Our Eyes Are The Windows To The Heart – Dr Yap Jun Fai, Prof Dr Moy Foong Ming, Dr Lim Yin Cheng & Dr Alan Fong

The network of blood vessels at the back of the eye is closely related to heart health.

Besides regarded as the windows to the soul, our eyes are also the window to our hearts. These two vital organs, though may not seem to be linked, share many similar features, particularly with regard to the blood vessels. 

The network of blood vessels at the back of the eye is closely related to heart health. These blood vessels are the only visible vasculature accessible in a human body without relying on an invasive method.

An eye examination with careful viewing of the inner and outer part of the eye often can reveal early signs of cardiovascular disease (which may later present acutely as a heart attack or stroke).

Based on the results of the National Health and Morbidity Survey 2019, three in 10 Malaysians have high blood pressure. At an early stage, high blood pressure typically has no warning symptom. Thus, many people are not aware of having high blood pressure until they develop end organ damage.

An eye doctor may be able to discover early clues by recognising changes in the eye’s blood vessels or small bleeding spots at the back of the eye. Sometimes, even a blocked artery with a blood clot leading to an impending eye stroke can be picked up by an experienced ophthalmologist.

It is estimated that two out of 10 adults in Malaysia have diabetes. High blood sugar may damage the tiny blood vessels of the eye and cause leakage of fluid into the surrounding tissue.

These conditions are known as diabetic retinopathy and diabetic macular edema respectively; if untreated, may lead to vision impairment or ultimately blindness.

Ideally, these reversible conditions should be identified before visual loss occurs. For Type 2 diabetes patients, diabetic retinopathy screening is recommended, and should be carried out annually.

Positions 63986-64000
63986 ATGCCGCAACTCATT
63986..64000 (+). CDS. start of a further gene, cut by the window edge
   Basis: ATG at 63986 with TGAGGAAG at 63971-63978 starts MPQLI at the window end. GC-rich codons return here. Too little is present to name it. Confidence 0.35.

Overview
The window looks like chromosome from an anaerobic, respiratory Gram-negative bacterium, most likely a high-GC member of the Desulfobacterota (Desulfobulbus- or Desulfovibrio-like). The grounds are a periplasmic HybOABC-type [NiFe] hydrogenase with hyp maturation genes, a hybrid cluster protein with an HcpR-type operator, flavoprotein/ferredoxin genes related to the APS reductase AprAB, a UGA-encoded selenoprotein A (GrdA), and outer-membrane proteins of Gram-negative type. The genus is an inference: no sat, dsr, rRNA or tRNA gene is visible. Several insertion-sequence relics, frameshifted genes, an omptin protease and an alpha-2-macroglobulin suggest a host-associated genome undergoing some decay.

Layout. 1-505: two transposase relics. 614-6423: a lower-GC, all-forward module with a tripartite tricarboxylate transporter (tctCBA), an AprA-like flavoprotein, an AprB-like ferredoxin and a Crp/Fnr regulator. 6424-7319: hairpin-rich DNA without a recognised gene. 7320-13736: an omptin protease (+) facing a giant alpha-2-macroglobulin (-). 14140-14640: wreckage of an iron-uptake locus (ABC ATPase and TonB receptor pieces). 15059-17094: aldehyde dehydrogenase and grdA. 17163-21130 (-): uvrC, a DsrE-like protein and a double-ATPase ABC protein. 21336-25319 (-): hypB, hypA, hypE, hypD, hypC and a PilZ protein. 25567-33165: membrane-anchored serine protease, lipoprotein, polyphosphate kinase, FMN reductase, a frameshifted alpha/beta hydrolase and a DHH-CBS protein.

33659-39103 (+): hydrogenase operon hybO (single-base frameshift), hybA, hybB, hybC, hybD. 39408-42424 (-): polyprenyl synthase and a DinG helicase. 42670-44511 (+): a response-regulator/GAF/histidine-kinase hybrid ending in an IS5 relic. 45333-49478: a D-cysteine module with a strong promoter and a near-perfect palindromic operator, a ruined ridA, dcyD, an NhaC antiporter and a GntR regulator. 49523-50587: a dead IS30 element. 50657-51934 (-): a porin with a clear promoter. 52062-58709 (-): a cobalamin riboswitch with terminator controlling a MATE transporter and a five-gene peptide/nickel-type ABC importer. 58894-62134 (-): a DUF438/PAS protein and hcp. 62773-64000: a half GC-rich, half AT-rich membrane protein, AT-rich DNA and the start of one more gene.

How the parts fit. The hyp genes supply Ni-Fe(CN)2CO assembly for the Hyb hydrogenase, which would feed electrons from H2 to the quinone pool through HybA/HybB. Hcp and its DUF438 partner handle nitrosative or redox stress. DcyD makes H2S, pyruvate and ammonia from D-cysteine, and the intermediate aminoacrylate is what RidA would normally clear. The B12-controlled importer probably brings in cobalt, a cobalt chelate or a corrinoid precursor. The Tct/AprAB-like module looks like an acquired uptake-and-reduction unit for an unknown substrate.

Notably, four in 10 Malaysian adults have increased total cholesterol levels, with one in four being unaware of it. Such a condition may occasionally manifest as small, yellowish soft bumps (called xanthelasma palpebrarum) around the eyelids.

These aesthetically unpleasing bumps rarely affect our vision, but they may indicate a high cholesterol problem. Individuals who have such eye plaques should get their cholesterol levels checked. 

In short, early detection and subsequent treatment of risk factors of cardiovascular disease (namely high blood pressure, diabetes, high cholesterol) via an eye examination can reduce the risk of getting a heart attack or stroke in the near future.

In line with this year’s World Heart Day theme of “Use heart for every heart” and World Sight Day theme of “Love your eyes”, every Malaysian adult aged 40 years and above should do a medical checkup yearly with a comprehensive eye examination at the nearest medical facility.

For low-income individuals aged 40 and above, there is the PeKa B40 scheme, which offers free health screenings . 

Dr Yap Jun Fai, Prof Dr Moy Foong Ming, Dr Lim Yin Cheng are from the Department of Social and Preventive Medicine, Faculty of Medicine, University of Malaya, and Dr Alan Fong is from the National Heart Association of Malaysia. 

  • This is the personal opinion of the writer or publication and does not necessarily represent the views of CodeBlue.

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